Subscribers, what did you think of your May box? We LOVED working with our product partners on this one, and sharing each item with you. Your May box has a retail price of $55 and features 8 items including:

– Sunflower Delight treats from Chick-O-Rama

– Encore Poultry Grit Plus by FM Brown’s Premium Food for Birds & Small Animals

– Ropadiar Liquid Oregano Supplement from Ropapharm

– Handmade Chicken Decoration from The Teal Chicken, LLC

– SummerHawk Ranch Egg Wipes

– Peace, Love, Chicken bracelet, a Henny+Roo exclusive

– Durvet, Inc. Vitamin Supplement packet

– 10mL syringe to measure Ropadiar and for general first aid use.

Did you miss out on our May box? We’ve got a few left in our Shop at:

Inside your April 2018 box

April box

Subscribers, we hope you’re enjoying your April box! We were honored to work with our April partners on the contents of this month’s box:
– Hand-printed tote from The City Girl Farm
– The April/May issue of Backyard Poultry Magazine
– An 8 oz. bag of Chubby Mealworms
Hentastic Treats Mealworm and Oregano Treats
Garden Maker Naturals Coop Companion Fertilizer
– Triple Antibiotic Ointment for your poultry first aid kit
– I ♥️ Chickens vinyl decal (clear background with white chicken shape and black text)
Henny & Roo Vanilla Scented Air Freshener (repels insects in coop)
Didn’t get our April box? We’ve got just a few left in our Shop!

Feeding Eggs to Your Chickens

While a complete layer feed is best for your laying hens, feeding eggs back to your chickens is a healthy treat that they’ll love. And we’re going to show you how to easily boost your flock’s calcium intake at the same time.

Eggs are an excellent source of protein, Vitamins A and E, and beta carotene. That’s one of the reasons many of us raise chickens!

The ancestors of the chickens we raise today were Asian jungle fowl that typically would lay about 12 eggs a year. Over the last couple of hundred years, we’ve developed breeds that lay about 300 eggs a year, and sometimes more. This makes it important to ensure that the nutrients a hen loses through eggs production are replenished. And doesn’t it make sense to give her back those same exact nutrients?

That’s where cooked eggs come in. You don’t want to feed your chicken raw eggs, as that could encourage them to eat their own eggs before you have a chance to collect them. Cooking the eggs makes them look and taste different enough that your flock won’t associate them with the eggs they lay.

If your eggs have shells that are thin or soft, your flock likely needs more calcium. You can make crushed oyster shells available, or you can feed them eggshells. You may have seen different methods for drying and crushing eggshells, but we have a way to feed your chickens the eggs they love with the extra boost of calcium that their shells provide.

Place whole eggs in your blender. You don’t even have to break them, just drop them in. We use about one egg per chicken.

Place the cover on and blend for 10 seconds or so. Have your pan ready, because you’ll want to pour the mixture in before the eggshells settle to the bottom of the pitcher. You may wish to use cooking spray to prevent the eggs from sticking to the pan.

Start scramblin’! Break up any chunks of eggshells as you go. When they’re done, be sure the eggs are cool before serving.

As healthy as eggs are, they should be used as an occasional treat, like any other treats you give your flock. Their commercial feed gives them all of the nutrients they need, and shouldn’t be replaced by too many treats, scratch, or table scraps. Chicks and growing hens should receive treats even more sparingly if at all. Too much calcium can cause kidney damage in a non-laying hen, so adding eggshells to their scrambled eggs is not necessary.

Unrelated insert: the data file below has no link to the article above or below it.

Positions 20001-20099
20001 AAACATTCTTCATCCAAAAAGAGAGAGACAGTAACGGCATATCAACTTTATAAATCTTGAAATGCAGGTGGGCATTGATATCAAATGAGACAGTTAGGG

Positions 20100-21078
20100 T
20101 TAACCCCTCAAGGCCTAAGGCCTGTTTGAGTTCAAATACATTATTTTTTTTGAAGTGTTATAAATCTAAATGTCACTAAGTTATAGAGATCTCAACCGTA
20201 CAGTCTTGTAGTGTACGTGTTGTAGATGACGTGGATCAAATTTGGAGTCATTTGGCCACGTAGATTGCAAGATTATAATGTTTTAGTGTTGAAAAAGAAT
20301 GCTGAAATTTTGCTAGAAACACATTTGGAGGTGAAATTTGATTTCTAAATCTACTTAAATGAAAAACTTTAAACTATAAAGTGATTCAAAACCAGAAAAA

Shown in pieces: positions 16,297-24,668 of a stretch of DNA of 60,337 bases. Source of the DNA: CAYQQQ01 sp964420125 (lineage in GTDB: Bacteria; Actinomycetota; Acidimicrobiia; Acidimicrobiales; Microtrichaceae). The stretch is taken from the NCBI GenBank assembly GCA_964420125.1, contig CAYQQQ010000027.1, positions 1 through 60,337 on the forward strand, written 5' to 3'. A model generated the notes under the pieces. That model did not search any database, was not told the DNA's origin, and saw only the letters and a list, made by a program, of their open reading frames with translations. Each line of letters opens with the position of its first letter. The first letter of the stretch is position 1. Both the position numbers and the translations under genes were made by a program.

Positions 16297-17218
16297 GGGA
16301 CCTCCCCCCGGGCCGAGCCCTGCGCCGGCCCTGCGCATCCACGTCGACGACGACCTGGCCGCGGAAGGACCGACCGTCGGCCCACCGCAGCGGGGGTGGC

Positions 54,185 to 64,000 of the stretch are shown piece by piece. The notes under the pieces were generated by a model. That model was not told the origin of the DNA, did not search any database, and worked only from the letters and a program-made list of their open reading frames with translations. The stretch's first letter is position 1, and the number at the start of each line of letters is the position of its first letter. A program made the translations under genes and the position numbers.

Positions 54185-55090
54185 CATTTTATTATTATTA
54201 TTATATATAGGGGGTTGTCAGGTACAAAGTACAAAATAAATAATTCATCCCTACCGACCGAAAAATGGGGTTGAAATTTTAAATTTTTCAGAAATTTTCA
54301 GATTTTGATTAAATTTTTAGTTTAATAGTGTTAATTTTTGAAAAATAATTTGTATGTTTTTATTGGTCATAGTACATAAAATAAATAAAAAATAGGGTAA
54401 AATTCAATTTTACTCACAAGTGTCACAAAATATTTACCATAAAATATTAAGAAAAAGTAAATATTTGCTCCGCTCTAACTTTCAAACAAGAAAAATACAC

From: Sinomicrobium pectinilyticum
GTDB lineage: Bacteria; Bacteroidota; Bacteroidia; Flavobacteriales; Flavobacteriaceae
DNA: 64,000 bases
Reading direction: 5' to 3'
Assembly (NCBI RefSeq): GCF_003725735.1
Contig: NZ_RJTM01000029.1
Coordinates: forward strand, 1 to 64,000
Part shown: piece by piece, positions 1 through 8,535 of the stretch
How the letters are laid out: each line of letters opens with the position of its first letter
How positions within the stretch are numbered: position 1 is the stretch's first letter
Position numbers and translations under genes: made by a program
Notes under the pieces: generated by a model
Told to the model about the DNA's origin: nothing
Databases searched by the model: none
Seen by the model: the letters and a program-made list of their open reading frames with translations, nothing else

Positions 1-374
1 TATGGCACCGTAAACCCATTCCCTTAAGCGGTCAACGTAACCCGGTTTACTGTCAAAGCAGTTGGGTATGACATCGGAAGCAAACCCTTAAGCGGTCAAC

More more information on nutrition for laying hens, read “Feeding Chickens for Egg Production,” by Dr. Jacquie Jacob, University of Kentucky.

Henny & Roo Subscriber Survey

In March, 2018, we surveyed our subscribers so that we could get a better understanding of who our customers are, so that we can select products to include in our boxes that best fit your needs and interests. Here’s what we found.

Experience Levelimg_9290
Henny & Roo subscribers have varying degrees of chicken keeping experience, with over a third having 2-3 years of experience.
0-1 years: 27%
2-3 years: 38%
4-5 years: 17%
More than 5 years: 18%

Pets, or Livestock?
It stands to reason that most of our subscribers view their chickens as pets with benefits (eggs!). I mean, we spoil them with treats and sprinkle their nesting boxes with dried herbs! Of all respondents, 59% indicated their flocks are pets, while almost all the rest replied their chickens are both pets and livestock.

Growing the Flock
To gain knowledge about how often our subscribers would be in need of products intended for chicks, we asked how often they add chicks to their flocks. The majority (41%) raise chicks annually. Other responses were “more than once a year” (16%), “approximately every two years” (19%), and “approximately every 3 years or less frequently” (19%).

Vendors often ask us to consider adding products for roosters, like no-crow collars, or products to protect their hens from aggressive roosters. We asked if our subscribers typically include a rooster in their flock, and more than half do not (53%). The rest of respondents (47%) keep one or more rooster.

Other Animals
Most of our subscribers (85%) care for more than just chickens. The other animals our subscribers are buying for include:

Other* 28%
Other birds (geese, pheasants, guineas, etc.)14%
*Other pets indicated by our subscribers included reptiles, guinea pigs, fish, and donkeys.

Where We Shop
While Henny & Roo subscribers are very loyal, they also obtain their chicken keeping supplies from multiple other sources. 77% reported shopping at large chain retailers (Tractor Supply, Farm & Fleet, etc.), 61% use small local retailer, and 38% purchase chicken keeping supplies online.

Why Henny & Roo?
Here are the top reasons why our subscribers start and continue their monthly deliveries of chicken keeping supplies with Henny & Roo:

  1. “To try poultry products that I cant find in my local feed store” (72%)
  2. “To receive surprise gifts for myself” (70%)
  3. Other: “Because it’s fun!” (54%)
  4. “For the convenience of having supplies on hand without having to shop” (28%)
  5. “Because I receive the items at a lower cost than purchasing them individually (13%)

To all of you who replied to this survey, we thank you for helping us get to know you better! Your replies will help us to select products that fit your chicken keeping lifestyle. We thank you for your subscription and look forward to providing you with hard-to-find goodies for you and your flock!

Not a Henny & Roo subscriber? Try us out, and get your first subscription for 10% off with code SPRING18 at: